Bass River Fire Tower proposal

Teegate

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For some reason I ended up back on the start of this thread and saw this post and picture. I think I now know what this is. It is a loading platform, sort of like a stand-alone loading dock, probably from CCC days. I guess you would back a truck up to it, unload onto this platform, then ??? Not sure what it looks like from the other side - does it have a ramp? If not, maybe it had a wooden ramp that is now gone?
I was there looking at it a few days ago. No ramp.
 

lj762

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Feb 18, 2017
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Bass River State Forest
The Press of Atlantic City, Sun 1/5/2020, front page: "Bass River State Forest - Tree cutting starts near fire tower". It's a good article. They got the answers to some of our questions above: Who got the contract? Who paid whom and how much? And more.

I'm not posting a link to the article, or the answers. If you really want, you can find it online. Or you could support good local journalism by buying a copy of today's paper, or subscribe to the print or digital versions.
 

lj762

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Feb 18, 2017
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Bass River State Forest
More coverage in The Sandpaper dated today 1/8/2020 here: State Begins Forest Cutting for Fire Tower
Can't let this quote go without corrections: "Part of the area to be cut is the popular 3.5-mile pink trail frequented
by hikers in the state forest." 1) It's orange, not pink. 2) The trail was detoured away from the cutting area before they started. The detour goes through a really nice area, too.
 

Teegate

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He should tell us how he really feels :)

 

lj762

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Feb 18, 2017
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Bass River State Forest
You aren't the first person to ask about the names. ('Greg' in the letter is the State Firewarden / Chief of the Forest Fire Service, and 'Colin' owns, or co-owns the company doing the work.) I couldn't find any link between them, although I didn't look too hard. Also I think the project is going through a different department: Forest Service, not Forest Fire Service.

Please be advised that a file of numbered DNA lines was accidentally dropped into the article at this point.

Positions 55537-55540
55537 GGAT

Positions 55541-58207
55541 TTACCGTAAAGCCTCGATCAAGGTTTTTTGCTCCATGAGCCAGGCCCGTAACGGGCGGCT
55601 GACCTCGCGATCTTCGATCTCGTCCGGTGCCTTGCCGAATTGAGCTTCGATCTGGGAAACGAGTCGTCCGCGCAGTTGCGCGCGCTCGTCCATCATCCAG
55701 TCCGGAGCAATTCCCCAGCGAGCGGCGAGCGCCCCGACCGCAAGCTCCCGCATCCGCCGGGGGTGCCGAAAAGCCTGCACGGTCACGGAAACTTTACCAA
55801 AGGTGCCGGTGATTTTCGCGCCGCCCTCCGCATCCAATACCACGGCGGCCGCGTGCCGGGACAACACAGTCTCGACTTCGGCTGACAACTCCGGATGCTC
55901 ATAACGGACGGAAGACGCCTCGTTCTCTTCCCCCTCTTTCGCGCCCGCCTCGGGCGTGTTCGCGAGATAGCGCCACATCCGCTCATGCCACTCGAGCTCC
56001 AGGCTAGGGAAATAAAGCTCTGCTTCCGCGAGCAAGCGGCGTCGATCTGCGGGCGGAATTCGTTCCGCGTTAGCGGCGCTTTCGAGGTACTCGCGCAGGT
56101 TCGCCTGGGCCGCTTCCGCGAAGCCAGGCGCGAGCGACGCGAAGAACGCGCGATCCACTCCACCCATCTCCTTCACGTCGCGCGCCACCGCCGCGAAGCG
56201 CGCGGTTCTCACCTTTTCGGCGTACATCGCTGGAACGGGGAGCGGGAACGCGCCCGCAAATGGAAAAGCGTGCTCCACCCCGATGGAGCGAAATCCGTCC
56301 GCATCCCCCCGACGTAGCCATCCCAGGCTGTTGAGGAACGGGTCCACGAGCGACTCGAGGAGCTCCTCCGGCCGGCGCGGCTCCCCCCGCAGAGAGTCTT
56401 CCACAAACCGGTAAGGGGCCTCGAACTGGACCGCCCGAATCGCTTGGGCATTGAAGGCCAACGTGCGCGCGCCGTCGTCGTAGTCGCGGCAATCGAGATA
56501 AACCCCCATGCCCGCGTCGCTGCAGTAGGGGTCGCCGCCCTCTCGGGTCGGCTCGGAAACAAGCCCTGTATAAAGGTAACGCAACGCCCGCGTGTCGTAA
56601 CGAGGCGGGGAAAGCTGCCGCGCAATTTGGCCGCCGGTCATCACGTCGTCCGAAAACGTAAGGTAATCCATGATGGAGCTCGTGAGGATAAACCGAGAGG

1Jerseydevil

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Feb 14, 2009
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So, it's costing taxpayers $17k to cut trees that were originally planted to harvest for lumber. That usually means a bid to buy from a lumber company not charge the landowner to cut. Only in NJ. Does anyone know if the harvest company is keeping any of the lumber grade trees for profit? Strange how $$ was found to cut the trees but not to improve the fire tower. Business as usual.
 

1Jerseydevil

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Feb 14, 2009
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The state paid $17,160 to have the 16.4 acres logged; the contractor has retained the logs as part of the payment.
I brought this up earlier in this thread. Nothing we can do about it except grumble. It seems that whenever a government entity, federal, state, county, township is involved money is wasted. This is no exception. Harvesting companies pay to harvest the lumber and their profit is in selling the logs to mills. Here "we" taxpayers not only paid the lumber harvester but allowed them to keep the logs. Somewhere in the early proposal, wasn't a portion of the lumber to be kept for use in the parks? Business as usual, bend over everyone.
 

lj762

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Feb 18, 2017
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Bass River State Forest
... Somewhere in the early proposal, wasn't a portion of the lumber to be kept for use in the parks?
This may be what you are referring to:
According to the forest fire service's plan, some of the wood from the harvested trees will be repurposed and used to construct interpretive kiosks to elucidate the CCC's (Civilian Conservation Corps) efforts...
(That's probably not a direct quote, but close.)
Remember that the forest fire service is different from the state park service, which actually manages the state forest. I think the reaction in the park service to the above was something like "we're supposed to do what now?"
 

lj762

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Feb 18, 2017
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Bass River State Forest
Well that was interesting. I really didn't think they were going to leave it as is for 2 years and see what happens, which is what DEP seems to be saying.